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Spondylus Shell Jewelry: A Symbol of Fertility and Power


Posted on August 11 2013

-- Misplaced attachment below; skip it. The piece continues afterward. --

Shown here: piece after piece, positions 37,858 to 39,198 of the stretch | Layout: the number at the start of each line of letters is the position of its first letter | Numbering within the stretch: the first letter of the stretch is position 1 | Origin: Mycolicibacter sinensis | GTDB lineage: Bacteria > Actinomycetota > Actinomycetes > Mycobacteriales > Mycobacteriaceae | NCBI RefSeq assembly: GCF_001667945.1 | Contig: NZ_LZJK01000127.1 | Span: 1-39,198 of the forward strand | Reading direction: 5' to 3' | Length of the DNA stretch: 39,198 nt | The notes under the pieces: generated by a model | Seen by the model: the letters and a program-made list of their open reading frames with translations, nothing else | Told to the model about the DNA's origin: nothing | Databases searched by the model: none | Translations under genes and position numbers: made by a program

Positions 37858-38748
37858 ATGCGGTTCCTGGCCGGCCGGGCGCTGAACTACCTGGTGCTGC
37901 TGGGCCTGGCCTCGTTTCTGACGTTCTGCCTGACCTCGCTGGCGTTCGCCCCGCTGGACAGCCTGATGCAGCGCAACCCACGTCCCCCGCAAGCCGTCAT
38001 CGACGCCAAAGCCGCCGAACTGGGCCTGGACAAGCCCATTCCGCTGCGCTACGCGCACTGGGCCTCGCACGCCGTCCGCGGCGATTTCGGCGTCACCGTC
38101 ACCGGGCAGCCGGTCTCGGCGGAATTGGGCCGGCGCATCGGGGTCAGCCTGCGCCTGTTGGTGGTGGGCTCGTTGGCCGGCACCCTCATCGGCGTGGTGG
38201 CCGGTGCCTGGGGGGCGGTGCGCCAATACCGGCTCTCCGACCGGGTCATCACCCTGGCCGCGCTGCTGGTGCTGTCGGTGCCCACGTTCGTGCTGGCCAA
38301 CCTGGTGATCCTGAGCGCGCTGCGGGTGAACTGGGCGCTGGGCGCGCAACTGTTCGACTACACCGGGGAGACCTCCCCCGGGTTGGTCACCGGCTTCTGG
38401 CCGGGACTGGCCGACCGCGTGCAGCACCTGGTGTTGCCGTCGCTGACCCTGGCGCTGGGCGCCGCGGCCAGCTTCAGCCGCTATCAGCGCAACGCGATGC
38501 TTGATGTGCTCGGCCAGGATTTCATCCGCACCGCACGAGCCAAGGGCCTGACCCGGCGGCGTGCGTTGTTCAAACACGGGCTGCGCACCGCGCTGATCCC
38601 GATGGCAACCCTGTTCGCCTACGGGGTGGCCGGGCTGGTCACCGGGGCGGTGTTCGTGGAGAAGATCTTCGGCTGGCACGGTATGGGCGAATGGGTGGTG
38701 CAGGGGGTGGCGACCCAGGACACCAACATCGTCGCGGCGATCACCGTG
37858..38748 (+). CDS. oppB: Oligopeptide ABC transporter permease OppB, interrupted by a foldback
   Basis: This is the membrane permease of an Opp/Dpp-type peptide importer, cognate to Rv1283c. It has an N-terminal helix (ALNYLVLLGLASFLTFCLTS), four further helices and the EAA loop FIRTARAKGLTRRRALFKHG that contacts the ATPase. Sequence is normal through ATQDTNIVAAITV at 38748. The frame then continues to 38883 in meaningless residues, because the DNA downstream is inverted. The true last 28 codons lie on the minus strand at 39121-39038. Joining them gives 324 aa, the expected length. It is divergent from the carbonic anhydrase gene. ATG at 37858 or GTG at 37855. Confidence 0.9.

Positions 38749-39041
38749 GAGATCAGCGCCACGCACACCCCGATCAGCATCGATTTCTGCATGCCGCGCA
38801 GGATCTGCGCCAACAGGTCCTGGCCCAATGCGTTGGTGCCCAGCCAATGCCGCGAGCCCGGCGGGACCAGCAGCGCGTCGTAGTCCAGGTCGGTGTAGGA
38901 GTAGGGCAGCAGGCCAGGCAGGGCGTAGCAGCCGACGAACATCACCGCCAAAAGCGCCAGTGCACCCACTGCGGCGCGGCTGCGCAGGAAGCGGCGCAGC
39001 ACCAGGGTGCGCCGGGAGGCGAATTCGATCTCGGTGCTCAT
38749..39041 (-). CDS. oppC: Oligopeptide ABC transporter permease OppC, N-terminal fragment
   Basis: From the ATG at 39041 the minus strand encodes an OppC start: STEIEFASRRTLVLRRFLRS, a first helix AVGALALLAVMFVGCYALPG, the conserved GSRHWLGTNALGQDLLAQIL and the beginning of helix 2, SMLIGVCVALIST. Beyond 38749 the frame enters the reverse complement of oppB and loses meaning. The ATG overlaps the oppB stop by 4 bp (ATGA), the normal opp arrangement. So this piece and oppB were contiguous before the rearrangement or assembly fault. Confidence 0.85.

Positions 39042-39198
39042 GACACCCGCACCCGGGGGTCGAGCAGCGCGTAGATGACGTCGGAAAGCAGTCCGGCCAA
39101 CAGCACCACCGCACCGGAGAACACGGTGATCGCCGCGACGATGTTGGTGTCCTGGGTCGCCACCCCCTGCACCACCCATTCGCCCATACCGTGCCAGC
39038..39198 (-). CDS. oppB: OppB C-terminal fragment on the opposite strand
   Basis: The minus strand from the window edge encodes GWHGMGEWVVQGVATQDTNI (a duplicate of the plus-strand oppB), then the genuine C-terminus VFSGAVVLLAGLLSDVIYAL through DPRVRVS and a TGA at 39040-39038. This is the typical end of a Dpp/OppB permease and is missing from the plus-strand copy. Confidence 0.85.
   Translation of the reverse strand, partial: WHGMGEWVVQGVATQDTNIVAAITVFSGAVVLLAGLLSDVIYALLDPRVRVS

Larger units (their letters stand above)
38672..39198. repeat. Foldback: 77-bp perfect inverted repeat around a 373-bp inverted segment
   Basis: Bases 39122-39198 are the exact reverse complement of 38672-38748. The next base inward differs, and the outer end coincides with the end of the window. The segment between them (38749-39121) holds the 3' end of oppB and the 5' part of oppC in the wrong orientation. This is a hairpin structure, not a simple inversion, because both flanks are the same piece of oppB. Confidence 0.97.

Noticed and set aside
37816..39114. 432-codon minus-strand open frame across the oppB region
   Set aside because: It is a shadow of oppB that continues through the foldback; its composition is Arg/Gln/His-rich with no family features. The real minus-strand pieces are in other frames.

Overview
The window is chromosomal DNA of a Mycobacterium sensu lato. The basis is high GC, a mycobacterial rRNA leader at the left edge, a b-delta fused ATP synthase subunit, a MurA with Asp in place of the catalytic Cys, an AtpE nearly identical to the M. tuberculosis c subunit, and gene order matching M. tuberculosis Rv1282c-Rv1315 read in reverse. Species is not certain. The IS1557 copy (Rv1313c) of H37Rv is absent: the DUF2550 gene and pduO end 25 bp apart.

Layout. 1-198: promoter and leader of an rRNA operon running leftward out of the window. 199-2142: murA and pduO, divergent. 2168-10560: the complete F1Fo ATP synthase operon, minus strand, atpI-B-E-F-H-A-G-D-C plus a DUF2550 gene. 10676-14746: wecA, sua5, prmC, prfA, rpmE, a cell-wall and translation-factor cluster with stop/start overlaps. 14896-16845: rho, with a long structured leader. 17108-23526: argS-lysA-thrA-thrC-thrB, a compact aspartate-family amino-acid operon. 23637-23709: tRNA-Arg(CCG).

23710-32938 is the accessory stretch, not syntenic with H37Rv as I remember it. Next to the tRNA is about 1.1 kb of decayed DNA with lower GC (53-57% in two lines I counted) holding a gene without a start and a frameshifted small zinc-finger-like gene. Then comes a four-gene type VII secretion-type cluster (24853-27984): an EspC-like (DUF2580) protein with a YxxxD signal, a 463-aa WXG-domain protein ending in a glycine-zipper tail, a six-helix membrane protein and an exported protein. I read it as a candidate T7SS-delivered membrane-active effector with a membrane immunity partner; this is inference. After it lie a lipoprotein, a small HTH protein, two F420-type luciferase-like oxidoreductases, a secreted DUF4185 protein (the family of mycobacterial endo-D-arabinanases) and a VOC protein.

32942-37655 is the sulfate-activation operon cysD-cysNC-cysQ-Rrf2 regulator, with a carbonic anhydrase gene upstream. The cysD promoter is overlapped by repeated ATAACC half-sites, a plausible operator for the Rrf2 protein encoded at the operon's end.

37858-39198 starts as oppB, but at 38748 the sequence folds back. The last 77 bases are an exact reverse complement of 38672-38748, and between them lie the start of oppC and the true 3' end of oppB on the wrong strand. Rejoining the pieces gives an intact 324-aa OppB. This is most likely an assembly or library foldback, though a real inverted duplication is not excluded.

Several Pre-Hispanic societies would sail rough waters to the Gulf of Guayaquil in search of the Spondylus shell.   Though some species exist in the Californian Coast, because of Ecuador ´s warm waters, two species of this beautiful red spiny shell thrive under the seas of the Gulf of Guayaquil, Esmeraldas and Isla de la Plata and Salango area. Why would people be willing to sail miles throughout the Pacific Ocean in search of these shells?   This is because these apparently simple shells, are charged with symbolic powers since Pre-Columbian times. Feminine Powers Spondylus has also been associated with femeninity.  This is because of its shape like the female vulva, and therefore they it was considered a powerful fertility symbol which needed to be present in religious ceremonies.  In Peru the Pre-Incan Mochica culture made ceramic objects representing the shell.  In Ecuador, the sophisticatedpre-Incan Valdivia culture, (3000 BC) which boasts the oldest ceramics in the Americas, made wonderfully elaborate necklaces, nose rings, and other objects out of Spondylus. Many archeologists believe the Valdivia Culture was a matriarchic society, so it would make sense that feminine symbols would be considered so powerful. At any rate, only members of the elite and high priest could wear Spondylus objects.  The Incas also shared this obsession for the spondylus, and some historians even think this is what led them to conquer what is present day Ecuador. An Ancient Trade Route Because of its importance, this shell made its way not only throughout the coast, but also from the jungle, to the Andes, and even to Central America.  Some archeologist believe it was used as a form of monetary exchange or ancient “coin.” An Omen of Rain In Peru the Spondylus only appeared when the water became warmer during the time of the El Niño Current in December, right before the rainy season.  For this reason, the indigenous people of Peru saw them as bringing forth the rain.   In hostile and dry areas such as the Peruvian Coast, it is no wonder these “omens of rain” were considered valuable.  When there was drought, and no Spondylus around, it only seemed logical to travel to the Gulf of Guayaquil in order to find these shells which would help bring the rain. Spondylus Today Unfortunately, Spondylus is threatened by Ocean pollution, harsh fishing methods, and overexploitation for it fleshy inside, which is also considered a delicacy by locals.  As far as consumption for jewelry, because it difficult to carve its spiky surface, there aren’t a lot of people who shape spondylus.  For this reason, local spondylus artisans aren’t really considered a threat for this shell. Today, one can admire samples of these beautiful ancient handicrafts in many Quito museums and Ecuador Museums such as the Salango Museum, Banco Central Museums, and in the Olga Fisch  Museum.  Artisans from the Coast are still being inspired by the beauty and symbolism of the Spondylus and continue to create necklaces, bracelets and other jewelry.  This is because spondylus has a shimmering effect with hues ranging from bright crimson, delicate pink, to a tangerine orange.  When one wears this fine jewelry, one can still feel the sense of mystery and sensuality it held in for the ancient dwellers of the Northern Coast of South America.

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